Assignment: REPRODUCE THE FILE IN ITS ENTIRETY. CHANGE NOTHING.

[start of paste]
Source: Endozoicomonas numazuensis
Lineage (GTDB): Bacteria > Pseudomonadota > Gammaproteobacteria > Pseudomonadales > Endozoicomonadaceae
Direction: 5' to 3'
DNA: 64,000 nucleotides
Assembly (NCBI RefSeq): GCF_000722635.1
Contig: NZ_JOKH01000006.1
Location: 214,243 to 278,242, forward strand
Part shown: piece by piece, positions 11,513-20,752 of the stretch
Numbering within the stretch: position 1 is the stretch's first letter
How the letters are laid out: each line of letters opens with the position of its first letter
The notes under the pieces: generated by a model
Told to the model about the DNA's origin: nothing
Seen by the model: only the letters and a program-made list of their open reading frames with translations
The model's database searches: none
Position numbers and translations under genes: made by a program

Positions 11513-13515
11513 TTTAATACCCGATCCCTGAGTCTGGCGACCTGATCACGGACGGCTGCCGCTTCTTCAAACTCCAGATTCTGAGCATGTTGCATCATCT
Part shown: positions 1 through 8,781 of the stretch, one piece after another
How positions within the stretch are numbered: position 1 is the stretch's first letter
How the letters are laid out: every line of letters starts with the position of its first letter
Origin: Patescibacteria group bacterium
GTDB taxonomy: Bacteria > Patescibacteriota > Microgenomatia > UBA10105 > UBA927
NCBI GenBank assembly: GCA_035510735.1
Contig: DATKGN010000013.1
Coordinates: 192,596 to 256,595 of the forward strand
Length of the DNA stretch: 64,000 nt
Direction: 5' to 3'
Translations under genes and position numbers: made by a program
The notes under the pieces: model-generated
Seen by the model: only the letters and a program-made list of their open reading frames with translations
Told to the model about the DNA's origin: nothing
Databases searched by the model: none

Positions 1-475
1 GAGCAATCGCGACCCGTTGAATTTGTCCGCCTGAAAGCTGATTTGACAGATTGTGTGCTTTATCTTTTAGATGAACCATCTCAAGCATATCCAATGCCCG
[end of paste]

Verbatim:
Source: Endozoicomonas numazuensis
Lineage (GTDB): Bacteria > Pseudomonadota > Gammaproteobacteria > Pseudomonadales > Endozoicomonadaceae
Direction: 5' to 3'
DNA: 64,000 nucleotides
Assembly (NCBI RefSeq): GCF_000722635.1
Contig: NZ_JOKH01000006.1
Location: 214,243 to 278,242, forward strand
Part shown: piece by piece, positions 11,513-20,752 of the stretch
Numbering within the stretch: position 1 is the stretch's first letter
How the letters are laid out: each line of letters opens with the position of its first letter
The notes under the pieces: generated by a model
Told to the model about the DNA's origin: nothing
Seen by the model: only the letters and a program-made list of their open reading frames with translations
The model's database searches: none
Position numbers and translations under genes: made by a program

Positions 11513-13515
11513 TTTAATACCCGATCCCTGAGTCTGGCGACCTGATCACGGACGGCTGCCGCTTCTTCAAACTCCAGATTCTGAGCATGTTGCATCATCT
Part shown: positions 1 through 8,781 of the stretch, one piece after another
How positions within the stretch are numbered: position 1 is the stretch's first letter
How the letters are laid out: every line of letters starts with the position of its first letter
Origin: Patescibacteria group bacterium
GTDB taxonomy: Bacteria > Patescibacteriota > Microgenomatia > UBA10105 > UBA927
NCBI GenBank assembly: GCA_035510735.1
Contig: DATKGN010000013.1
Coordinates: 192,596 to 256,595 of the forward strand
Length of the DNA stretch: 64,000 nt
Direction: 5' to 3'
Translations under genes and position numbers: made by a program
The notes under the pieces: model-generated
Seen by the model: only the letters and a program-made list of their open reading frames with translations
Told to the model about the DNA's origin: nothing
Databases searched by the model: none

Positions 1-475
1 GAGCAATCGCGACCCGTTGAATTTGTCCGCCTGAAAGCTGATTTGACAGATTGTGTGCTTTATCTTTTAGATGAACCATCTCAAGCATATCCAATGCCCG